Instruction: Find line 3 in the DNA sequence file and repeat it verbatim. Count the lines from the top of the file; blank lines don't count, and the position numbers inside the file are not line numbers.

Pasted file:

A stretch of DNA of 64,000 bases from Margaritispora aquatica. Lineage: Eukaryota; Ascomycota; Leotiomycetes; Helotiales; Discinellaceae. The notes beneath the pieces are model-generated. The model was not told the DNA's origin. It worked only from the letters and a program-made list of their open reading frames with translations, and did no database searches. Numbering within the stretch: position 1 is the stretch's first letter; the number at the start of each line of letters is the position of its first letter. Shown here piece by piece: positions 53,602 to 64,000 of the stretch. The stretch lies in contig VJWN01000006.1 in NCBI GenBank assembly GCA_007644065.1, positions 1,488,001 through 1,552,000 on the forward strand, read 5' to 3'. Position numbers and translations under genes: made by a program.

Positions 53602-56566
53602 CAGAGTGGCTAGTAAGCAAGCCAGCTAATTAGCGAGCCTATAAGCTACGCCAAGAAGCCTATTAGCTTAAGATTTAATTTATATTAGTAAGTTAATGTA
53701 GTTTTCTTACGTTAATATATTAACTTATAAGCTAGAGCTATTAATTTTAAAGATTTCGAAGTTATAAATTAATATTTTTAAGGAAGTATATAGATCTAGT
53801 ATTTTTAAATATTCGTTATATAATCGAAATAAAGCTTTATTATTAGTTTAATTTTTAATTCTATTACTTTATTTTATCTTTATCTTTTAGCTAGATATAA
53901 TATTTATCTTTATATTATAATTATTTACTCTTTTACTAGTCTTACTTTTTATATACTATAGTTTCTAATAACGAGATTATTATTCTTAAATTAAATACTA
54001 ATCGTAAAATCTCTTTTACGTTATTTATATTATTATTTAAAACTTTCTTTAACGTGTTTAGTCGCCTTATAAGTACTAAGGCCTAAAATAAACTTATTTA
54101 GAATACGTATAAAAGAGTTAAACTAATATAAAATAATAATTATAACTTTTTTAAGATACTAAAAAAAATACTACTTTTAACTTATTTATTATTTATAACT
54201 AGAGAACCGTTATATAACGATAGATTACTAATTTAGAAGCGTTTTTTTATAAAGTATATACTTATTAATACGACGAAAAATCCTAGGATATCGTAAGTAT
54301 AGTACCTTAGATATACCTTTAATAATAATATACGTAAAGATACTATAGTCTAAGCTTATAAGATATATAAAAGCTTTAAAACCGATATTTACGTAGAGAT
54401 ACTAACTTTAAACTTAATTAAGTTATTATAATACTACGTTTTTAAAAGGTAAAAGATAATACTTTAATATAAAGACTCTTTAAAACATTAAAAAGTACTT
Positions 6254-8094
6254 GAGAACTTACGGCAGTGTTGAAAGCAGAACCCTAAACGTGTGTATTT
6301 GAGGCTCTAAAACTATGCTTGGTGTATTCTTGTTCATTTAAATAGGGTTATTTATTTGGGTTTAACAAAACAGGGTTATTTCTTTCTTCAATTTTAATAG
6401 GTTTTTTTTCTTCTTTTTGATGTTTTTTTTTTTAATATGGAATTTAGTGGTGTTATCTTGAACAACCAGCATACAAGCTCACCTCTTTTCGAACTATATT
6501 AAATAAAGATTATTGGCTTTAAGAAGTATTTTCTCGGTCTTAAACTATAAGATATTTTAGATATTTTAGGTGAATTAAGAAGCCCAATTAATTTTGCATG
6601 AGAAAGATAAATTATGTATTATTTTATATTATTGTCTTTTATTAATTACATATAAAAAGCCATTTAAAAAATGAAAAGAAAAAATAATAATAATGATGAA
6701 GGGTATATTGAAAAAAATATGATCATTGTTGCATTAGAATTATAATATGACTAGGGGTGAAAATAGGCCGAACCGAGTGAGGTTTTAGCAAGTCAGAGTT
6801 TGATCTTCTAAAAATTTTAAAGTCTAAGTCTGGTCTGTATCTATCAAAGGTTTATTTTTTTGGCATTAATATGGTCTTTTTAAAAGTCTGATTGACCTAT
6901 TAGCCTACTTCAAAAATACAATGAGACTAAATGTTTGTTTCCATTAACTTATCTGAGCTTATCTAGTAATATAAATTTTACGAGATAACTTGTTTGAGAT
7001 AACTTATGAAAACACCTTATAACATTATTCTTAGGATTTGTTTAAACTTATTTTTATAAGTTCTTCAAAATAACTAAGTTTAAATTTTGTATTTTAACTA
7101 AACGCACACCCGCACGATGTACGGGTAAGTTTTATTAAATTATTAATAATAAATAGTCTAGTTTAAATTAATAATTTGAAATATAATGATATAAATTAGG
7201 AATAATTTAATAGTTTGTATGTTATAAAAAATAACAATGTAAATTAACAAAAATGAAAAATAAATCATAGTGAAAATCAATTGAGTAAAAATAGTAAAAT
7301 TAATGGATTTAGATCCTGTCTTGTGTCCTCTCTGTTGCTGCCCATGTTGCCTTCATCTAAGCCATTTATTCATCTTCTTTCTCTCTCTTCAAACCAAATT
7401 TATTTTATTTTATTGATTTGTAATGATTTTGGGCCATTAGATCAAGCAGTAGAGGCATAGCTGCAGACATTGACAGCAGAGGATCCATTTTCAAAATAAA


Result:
53602 CAGAGTGGCTAGTAAGCAAGCCAGCTAATTAGCGAGCCTATAAGCTACGCCAAGAAGCCTATTAGCTTAAGATTTAATTTATATTAGTAAGTTAATGTA